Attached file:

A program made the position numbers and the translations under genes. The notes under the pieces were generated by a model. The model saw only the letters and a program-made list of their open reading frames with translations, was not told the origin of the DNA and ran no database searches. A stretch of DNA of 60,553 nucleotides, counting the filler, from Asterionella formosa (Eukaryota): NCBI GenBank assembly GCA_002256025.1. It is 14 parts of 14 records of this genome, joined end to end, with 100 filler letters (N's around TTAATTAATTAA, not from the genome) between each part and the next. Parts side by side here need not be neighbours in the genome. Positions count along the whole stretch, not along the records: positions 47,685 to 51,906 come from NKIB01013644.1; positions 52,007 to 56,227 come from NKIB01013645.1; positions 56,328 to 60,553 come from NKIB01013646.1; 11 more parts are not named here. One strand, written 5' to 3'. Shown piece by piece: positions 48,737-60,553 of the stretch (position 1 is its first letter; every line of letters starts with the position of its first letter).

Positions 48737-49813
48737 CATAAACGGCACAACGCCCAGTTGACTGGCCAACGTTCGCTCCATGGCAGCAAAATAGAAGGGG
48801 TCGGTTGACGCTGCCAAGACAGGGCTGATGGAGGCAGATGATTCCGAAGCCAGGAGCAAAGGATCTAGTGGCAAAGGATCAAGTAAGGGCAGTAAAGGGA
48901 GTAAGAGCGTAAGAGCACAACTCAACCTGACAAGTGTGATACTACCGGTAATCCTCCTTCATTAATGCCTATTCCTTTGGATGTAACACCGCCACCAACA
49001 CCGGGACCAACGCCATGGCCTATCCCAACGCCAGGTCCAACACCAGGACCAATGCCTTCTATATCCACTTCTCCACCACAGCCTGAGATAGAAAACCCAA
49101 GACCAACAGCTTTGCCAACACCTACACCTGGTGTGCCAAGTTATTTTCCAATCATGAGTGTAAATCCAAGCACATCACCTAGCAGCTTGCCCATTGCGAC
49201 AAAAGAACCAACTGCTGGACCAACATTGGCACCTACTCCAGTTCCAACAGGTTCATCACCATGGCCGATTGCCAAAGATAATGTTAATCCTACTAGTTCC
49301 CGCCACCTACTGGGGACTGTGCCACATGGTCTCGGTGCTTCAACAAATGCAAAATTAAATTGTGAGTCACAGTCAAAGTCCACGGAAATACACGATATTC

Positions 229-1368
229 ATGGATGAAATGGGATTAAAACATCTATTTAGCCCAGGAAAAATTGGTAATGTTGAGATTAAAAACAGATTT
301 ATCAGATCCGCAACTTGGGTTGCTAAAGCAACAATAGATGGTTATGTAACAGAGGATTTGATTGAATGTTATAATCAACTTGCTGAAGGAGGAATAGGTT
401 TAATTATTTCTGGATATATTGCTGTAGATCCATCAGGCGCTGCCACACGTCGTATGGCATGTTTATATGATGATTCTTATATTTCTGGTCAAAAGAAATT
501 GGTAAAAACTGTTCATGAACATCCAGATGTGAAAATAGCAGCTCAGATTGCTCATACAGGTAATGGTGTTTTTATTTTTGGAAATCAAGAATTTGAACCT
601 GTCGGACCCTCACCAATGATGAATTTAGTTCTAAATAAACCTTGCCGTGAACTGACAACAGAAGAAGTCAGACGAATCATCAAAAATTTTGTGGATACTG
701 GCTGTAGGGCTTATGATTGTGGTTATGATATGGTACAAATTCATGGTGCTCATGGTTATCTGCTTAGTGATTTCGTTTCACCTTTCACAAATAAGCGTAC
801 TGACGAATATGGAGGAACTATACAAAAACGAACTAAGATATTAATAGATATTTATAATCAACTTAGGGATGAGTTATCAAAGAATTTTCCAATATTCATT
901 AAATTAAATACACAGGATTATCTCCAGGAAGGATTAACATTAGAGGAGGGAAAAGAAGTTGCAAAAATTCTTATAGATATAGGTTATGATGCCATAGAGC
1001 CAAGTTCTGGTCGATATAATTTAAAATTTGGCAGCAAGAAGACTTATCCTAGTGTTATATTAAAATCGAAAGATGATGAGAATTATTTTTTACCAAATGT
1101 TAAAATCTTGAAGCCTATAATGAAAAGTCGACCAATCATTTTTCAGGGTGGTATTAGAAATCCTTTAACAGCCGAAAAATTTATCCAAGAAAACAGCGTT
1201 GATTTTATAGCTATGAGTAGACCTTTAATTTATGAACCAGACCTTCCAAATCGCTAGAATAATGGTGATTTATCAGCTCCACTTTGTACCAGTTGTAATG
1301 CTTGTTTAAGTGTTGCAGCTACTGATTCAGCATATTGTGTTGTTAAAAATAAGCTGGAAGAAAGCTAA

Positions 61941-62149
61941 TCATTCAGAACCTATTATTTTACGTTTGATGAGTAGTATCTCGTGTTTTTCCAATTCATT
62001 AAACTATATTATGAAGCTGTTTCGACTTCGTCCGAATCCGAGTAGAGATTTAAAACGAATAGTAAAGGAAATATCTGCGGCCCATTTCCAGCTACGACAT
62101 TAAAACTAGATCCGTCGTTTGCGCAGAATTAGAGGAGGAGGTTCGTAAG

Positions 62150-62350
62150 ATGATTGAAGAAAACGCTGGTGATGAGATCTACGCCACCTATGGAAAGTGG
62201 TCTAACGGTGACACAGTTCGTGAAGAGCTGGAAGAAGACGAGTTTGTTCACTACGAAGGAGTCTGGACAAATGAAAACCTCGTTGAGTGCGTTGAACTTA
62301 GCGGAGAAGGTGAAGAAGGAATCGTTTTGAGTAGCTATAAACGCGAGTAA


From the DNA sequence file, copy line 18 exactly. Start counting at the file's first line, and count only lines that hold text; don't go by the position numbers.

901 AAATTAAATACACAGGATTATCTCCAGGAAGGATTAACATTAGAGGAGGGAAAAGAAGTTGCAAAAATTCTTATAGATATAGGTTATGATGCCATAGAGC